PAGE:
“People tend to look at workplace romance as a kind of fluffy topic, but for organizations, they’re taking them more seriously,” said Evren Esen, manager of SHRM’s Survey Research Center.
Moreover, those policies are a lot stricter today than they were in 2005, the last time SHRM conducted its Workplace Romance survey of HR professionals.
Almost half of these policies (45 percent) forbid romances between employees of significantly different rank, a significant jump from 16 percent in 2005.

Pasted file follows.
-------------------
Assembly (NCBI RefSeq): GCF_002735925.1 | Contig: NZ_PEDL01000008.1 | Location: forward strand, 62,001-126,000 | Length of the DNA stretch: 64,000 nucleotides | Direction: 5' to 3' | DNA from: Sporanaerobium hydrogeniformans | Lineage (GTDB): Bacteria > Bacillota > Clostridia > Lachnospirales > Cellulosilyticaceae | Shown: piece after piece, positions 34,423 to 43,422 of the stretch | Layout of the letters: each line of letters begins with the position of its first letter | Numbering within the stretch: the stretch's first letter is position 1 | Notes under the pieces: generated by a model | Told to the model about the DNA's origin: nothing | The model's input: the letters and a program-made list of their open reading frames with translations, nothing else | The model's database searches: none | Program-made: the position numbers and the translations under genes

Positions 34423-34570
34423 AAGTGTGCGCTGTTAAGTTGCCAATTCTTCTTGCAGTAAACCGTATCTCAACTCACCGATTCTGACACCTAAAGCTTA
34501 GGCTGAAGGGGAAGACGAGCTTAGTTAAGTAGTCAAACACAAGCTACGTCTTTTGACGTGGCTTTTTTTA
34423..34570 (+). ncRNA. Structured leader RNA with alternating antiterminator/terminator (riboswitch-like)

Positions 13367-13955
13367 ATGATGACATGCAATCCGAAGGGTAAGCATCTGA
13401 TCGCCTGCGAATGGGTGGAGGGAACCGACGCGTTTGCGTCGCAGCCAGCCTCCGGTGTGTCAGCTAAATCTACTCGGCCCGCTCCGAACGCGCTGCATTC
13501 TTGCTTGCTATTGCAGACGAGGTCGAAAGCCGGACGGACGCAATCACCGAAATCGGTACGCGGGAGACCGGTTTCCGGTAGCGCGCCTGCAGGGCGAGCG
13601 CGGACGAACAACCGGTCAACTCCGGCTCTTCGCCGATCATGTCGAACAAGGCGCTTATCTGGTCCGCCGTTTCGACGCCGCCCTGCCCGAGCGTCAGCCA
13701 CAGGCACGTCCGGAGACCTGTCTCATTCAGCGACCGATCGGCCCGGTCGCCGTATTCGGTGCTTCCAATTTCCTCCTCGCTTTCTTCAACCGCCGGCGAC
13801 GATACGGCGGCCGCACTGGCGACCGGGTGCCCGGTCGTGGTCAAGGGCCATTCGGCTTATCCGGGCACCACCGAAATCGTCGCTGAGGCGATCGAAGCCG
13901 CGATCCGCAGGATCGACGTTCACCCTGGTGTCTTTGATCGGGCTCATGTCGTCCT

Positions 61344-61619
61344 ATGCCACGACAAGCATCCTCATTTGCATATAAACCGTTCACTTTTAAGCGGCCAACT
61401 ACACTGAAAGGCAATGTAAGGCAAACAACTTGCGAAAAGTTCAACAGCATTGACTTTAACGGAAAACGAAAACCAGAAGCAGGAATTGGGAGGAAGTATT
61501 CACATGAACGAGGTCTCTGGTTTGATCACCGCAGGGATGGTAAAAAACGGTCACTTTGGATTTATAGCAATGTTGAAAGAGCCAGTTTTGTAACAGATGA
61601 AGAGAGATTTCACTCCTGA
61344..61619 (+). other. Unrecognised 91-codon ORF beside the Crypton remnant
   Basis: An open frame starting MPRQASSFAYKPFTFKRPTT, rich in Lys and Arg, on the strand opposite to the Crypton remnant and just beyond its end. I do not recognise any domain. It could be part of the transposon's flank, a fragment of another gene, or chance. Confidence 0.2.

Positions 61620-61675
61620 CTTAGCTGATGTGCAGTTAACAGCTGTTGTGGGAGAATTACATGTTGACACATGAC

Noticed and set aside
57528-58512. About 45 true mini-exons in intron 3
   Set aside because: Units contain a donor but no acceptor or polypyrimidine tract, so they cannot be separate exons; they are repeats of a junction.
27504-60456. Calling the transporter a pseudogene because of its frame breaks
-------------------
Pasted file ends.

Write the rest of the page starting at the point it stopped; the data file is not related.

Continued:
C.’s litigation and employment and labor law departments.
“They want to best protect the company from a claim of sexual harassment and ensure there’s no favoritism or conflict, which could hurt productivity and impact morale.” Typically, supervisors or HR professionals hear about them through office gossip, said 67 percent of respondents, or because the couple or their colleagues report the romance to the HR department, said 61 percent.
In 2005, 20 percent of respondents had such policies; in the most recent survey, 42 percent did.
“More and more companies have implemented policies because they realize they aren’t going to stop people from having romantic relationships,” said Christine Amalfe, an attorney in Gibbons P.